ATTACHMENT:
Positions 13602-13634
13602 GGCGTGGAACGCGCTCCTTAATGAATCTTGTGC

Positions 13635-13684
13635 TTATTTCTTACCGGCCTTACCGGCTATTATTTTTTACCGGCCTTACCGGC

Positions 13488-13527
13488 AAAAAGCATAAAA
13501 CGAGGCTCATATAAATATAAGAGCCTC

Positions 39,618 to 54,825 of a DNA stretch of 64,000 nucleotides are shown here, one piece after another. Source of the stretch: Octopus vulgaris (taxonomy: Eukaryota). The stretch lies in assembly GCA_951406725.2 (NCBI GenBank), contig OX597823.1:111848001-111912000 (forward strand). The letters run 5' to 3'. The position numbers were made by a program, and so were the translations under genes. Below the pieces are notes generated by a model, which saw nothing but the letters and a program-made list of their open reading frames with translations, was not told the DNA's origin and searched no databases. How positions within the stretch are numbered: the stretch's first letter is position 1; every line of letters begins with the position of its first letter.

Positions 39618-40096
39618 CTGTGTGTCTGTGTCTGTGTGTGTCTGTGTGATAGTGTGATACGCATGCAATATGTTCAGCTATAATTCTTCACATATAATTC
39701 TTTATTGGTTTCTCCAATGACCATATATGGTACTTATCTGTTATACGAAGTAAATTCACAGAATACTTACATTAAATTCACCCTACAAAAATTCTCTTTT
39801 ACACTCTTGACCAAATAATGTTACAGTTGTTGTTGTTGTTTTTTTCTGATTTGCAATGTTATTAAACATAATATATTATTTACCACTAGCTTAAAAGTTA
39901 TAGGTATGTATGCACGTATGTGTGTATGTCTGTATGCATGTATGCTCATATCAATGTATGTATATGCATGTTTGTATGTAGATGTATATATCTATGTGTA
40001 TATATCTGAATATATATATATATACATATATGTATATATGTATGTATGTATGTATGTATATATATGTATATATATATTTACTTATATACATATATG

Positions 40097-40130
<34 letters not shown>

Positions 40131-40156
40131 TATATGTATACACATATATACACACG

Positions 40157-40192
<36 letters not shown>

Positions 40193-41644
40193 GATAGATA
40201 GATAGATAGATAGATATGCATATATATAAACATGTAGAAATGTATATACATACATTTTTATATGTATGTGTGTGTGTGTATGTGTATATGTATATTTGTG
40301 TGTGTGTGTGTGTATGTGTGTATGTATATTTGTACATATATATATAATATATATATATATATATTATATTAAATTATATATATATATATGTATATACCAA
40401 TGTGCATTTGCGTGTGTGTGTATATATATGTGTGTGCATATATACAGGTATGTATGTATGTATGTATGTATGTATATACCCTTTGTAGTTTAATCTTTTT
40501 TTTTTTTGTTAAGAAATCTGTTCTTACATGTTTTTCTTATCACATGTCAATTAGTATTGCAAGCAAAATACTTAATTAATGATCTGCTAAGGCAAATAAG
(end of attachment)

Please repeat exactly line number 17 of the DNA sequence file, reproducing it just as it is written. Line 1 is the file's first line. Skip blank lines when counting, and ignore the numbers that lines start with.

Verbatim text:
Positions 40131-40156